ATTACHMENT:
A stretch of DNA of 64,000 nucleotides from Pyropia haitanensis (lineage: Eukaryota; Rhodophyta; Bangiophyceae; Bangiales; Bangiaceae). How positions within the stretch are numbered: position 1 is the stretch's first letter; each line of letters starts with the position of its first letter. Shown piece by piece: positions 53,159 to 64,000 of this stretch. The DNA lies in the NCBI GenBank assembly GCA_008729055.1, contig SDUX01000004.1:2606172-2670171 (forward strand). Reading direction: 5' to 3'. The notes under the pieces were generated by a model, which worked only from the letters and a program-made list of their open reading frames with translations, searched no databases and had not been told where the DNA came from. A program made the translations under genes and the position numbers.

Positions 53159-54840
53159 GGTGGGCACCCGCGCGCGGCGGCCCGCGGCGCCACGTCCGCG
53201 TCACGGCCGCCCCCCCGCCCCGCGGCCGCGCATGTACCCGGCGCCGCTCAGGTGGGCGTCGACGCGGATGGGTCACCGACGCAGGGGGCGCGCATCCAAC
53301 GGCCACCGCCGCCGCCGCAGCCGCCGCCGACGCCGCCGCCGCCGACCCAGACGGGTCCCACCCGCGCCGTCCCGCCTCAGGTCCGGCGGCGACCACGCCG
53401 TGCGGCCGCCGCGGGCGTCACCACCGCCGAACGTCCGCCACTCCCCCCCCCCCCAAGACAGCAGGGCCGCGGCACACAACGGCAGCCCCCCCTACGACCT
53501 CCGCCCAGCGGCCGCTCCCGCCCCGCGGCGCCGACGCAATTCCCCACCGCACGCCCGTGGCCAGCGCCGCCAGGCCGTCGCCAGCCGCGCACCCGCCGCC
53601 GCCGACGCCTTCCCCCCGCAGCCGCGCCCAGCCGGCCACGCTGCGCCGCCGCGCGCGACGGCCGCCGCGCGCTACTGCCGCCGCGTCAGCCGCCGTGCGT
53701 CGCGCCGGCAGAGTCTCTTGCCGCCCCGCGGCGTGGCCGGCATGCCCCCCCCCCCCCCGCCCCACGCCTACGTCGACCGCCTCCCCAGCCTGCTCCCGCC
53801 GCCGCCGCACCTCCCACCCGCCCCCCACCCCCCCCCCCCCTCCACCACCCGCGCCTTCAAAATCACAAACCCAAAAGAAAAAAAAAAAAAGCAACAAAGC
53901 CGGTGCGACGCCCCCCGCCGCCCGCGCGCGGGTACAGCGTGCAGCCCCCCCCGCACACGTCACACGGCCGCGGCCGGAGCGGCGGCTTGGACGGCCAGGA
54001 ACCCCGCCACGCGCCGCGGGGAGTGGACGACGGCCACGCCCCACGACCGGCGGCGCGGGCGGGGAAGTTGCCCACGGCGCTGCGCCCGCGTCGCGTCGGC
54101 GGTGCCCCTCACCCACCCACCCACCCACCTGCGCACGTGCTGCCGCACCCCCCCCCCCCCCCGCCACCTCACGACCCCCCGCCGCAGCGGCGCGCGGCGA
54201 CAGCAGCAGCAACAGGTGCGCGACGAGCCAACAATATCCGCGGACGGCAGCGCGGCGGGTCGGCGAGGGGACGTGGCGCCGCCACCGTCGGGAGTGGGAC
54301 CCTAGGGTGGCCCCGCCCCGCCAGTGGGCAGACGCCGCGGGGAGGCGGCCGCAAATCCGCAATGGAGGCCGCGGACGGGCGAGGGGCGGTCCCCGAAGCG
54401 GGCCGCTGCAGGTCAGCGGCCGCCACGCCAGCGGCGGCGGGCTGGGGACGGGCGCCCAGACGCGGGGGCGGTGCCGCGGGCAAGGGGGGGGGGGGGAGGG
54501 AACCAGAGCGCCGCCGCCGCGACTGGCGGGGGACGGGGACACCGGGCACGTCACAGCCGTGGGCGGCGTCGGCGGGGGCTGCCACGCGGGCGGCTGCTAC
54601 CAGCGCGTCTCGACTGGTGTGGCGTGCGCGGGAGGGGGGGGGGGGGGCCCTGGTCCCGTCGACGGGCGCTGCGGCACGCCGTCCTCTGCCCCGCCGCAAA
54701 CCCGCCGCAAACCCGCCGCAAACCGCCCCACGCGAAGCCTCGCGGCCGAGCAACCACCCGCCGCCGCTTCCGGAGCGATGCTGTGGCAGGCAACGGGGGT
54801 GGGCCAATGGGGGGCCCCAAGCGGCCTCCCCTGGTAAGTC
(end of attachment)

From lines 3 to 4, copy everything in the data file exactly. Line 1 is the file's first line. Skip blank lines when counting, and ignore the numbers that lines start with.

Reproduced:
53159 GGTGGGCACCCGCGCGCGGCGGCCCGCGGCGCCACGTCCGCG
53201 TCACGGCCGCCCCCCCGCCCCGCGGCCGCGCATGTACCCGGCGCCGCTCAGGTGGGCGTCGACGCGGATGGGTCACCGACGCAGGGGGCGCGCATCCAAC